Grapefruit juice and drugs interaction

Author: Vito Camarda
Date: 20/02/2013



Grapefruit juice is known to increaese considerably blood drugs concentration after his ingestion., it is believed to interact with them coming even tripling the concentration in the blood, this factor would be to get a triple dose of the drug. A right advice therefore, to avoid the intake of grapefruit juice in these cases, because it is obvious that if the effect of the drug is tripled he may place a whole series of problems, even serious, in overdose.


Grapefruit juice contains flavonoid glycosides (narirutin, naringin., naringinen, quercetin, kaemferol, hesperidin, neohesperidin, didymin, and poncirin) furanocoumarins. and sesquiterpen (nootkatone) all these components can cause irreversible inhibition of the cytochrome P450 enzyme., CYP3A4, mainly in the small intestine.

Cyp 450 is a large multigene family of heme-containing enzymes located in the endoplasmic reticulum of cells throughout the body. It is especially concentrated in the liver and intestinal wall where it is involved in oxidative biotransformation of various endogenous and exogenous substances..
So a lot of drugs are affected by the consumption of grapefruit juice.. The real effect is a reduction in the pre-systemic metabolism of these drugs, which increases their systemic exposure, sometimes by more than 700%. Because inhibition of CYP3A4 is irreversible, it can last for longer than three days after ingestion of grapefruit juice, until new enzyme has been synthesised in the gut wall.

An other mechanism involves the inhibition of a member of the influx transporter protein family (organic anion transporter polypeptide; OATP.). Flavonoids such as naringin and hesperidin have been implicated in the mechanism of OATP inhibition. In contrast to the effect of grapefruit juice on CYP3A4, the inhibition of OATPs shows a clear volume (dose)-response association, which is competitive in nature, with inhibition lasting about four hours. To avoid this interaction just having a four hour gap between the intake of grapefruit juice and drug administration. Drugs affected through this mechanism include aliskiren, celiprolol, fexofenadine, and ciprofloxacin.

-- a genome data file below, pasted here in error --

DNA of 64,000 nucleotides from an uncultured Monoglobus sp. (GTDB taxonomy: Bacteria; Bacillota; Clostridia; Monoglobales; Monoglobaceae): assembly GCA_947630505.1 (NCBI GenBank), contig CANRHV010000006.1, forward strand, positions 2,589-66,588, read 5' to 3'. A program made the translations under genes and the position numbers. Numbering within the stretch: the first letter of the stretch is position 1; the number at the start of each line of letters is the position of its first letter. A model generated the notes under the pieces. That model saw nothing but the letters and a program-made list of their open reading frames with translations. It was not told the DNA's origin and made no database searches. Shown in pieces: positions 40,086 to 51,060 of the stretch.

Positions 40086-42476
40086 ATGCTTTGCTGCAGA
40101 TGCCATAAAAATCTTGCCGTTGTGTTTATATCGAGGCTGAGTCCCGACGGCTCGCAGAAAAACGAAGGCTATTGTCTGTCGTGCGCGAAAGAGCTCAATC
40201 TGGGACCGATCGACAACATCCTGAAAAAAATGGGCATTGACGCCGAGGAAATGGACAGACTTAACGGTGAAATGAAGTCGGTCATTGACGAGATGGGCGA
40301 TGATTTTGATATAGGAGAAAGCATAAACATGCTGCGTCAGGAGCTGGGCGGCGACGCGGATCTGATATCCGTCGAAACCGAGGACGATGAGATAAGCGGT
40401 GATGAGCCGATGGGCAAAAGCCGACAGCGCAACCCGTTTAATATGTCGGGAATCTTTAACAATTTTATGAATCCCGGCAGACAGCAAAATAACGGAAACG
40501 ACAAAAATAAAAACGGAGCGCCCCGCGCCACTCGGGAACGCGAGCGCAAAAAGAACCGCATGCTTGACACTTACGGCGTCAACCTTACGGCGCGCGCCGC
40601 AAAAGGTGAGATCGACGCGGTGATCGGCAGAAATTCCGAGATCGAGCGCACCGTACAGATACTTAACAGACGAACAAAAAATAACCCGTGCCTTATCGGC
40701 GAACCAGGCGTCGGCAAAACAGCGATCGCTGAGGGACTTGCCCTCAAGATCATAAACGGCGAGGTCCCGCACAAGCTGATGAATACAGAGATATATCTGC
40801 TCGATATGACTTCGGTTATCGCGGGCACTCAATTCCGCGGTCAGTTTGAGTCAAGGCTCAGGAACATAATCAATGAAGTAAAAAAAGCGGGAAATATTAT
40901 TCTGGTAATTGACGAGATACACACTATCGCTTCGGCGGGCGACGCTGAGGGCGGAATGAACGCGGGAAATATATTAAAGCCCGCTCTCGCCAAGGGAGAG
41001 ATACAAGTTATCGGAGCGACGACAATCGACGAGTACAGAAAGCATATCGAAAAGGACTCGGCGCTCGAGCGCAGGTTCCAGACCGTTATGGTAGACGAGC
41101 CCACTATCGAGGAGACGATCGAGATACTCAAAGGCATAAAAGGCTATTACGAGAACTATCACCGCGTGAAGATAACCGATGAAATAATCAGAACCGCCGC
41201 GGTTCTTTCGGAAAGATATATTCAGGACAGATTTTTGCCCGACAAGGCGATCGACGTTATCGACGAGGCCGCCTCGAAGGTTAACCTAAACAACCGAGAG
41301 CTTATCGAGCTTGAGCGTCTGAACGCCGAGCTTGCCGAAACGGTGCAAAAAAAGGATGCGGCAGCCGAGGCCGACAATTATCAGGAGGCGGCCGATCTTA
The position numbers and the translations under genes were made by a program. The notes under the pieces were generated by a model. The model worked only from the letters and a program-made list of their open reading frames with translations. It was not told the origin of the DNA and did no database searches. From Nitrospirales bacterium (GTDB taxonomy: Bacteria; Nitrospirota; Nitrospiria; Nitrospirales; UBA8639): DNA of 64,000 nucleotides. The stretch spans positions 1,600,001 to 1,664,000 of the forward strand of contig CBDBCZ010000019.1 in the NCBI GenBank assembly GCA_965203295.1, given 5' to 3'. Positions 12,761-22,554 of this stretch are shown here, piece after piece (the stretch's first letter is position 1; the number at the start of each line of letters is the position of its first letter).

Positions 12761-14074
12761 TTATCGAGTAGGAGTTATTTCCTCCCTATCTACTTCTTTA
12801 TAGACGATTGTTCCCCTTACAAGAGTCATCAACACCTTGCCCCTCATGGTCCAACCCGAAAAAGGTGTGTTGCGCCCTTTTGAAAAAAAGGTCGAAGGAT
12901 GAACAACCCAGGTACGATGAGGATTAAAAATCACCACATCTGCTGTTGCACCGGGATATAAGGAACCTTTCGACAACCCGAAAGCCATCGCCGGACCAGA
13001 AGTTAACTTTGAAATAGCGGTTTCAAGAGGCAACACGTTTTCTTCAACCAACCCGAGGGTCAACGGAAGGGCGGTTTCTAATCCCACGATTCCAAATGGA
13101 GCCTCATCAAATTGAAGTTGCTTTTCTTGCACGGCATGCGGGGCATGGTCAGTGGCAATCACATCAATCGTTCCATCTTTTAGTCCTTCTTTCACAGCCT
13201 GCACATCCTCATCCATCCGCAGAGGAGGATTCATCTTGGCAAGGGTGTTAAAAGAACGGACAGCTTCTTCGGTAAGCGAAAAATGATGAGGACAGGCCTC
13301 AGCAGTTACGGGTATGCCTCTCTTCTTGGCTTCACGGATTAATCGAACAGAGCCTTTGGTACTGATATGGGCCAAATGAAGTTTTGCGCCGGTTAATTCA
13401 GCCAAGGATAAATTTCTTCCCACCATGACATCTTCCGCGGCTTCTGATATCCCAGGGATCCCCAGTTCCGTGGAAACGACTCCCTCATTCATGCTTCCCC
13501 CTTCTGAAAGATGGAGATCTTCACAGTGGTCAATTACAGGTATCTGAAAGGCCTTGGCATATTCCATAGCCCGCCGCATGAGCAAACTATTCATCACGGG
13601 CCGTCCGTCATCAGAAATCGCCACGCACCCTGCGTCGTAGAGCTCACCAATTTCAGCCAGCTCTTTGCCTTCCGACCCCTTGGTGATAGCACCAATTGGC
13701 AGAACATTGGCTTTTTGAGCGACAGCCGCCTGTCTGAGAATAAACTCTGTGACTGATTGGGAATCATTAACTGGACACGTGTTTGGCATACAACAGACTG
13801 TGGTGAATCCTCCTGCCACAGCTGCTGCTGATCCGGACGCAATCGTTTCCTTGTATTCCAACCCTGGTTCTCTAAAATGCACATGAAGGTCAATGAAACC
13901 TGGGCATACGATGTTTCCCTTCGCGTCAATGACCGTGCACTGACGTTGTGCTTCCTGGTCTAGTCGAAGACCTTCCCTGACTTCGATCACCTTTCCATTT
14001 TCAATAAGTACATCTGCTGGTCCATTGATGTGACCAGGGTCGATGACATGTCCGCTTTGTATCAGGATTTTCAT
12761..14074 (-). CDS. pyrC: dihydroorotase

Clinical consequences can be very different and an asymptomatic increase in drug concentrations could lead to life threatening events. Such a life threatening event is described in a case report of impaired metabolism of amiodarone after ingestion of grapefruit juice that led to an increase in QT interval and torsades de pointes. Similarly, rhabdomyolysis has been described after coingestion of grapefruit juice with atorvastatin.

These consequences are difficult to predict for individual patients because of it depends on the bioavailability of the drug, the intrinsic level of expression of CYP3A4 or OATPs in the gut, the amount and frequency of grapefruit juice consumption, and the characteristics of the grapefruit juice ingested (fruit species, geographical origin, maturity, manufacturing processes, storage conditions, and seasonal variability). The first of the two mechanisms is most important clinically because of the serious toxic effects that can arise with certain drugs and because the inhibition is irreversible.

For some drugs that are known to interact with grapefruit juice., it has been proposed that the dose given may be reduced; however, it is difficult to predict the consequences of an interaction for different people taking the same drug. Thus, it is probably wise to prescribe an alternative drug that is not affected by grapefruit juice consumption.


Many studies are needed to define which other drugs currently on the market can be affected by grapefruit juice, and to develop better methods to value the severity of the interaction for different people.
Finally, furanocoumarins are also present in Seville oranges and pomelos. Furthermore, other fruits and juices, including cranberry, Goji berry, and apple, contain other active moieties that can affect different P450 isoforms and transporters and interact with different drugs. It is therefore important to take a careful dietary history from patients and provide them with the relevant information to minimise the effects of these potentially serious interactions.

The purpose of many scientists is to exploit this feature of grapefruit juice to obtain the same results assuming a third, or even less, of the drug. In this way not only benefits from an increased effect of the drug but reduces consequently the side effects, given that it assumes in the lower dose.

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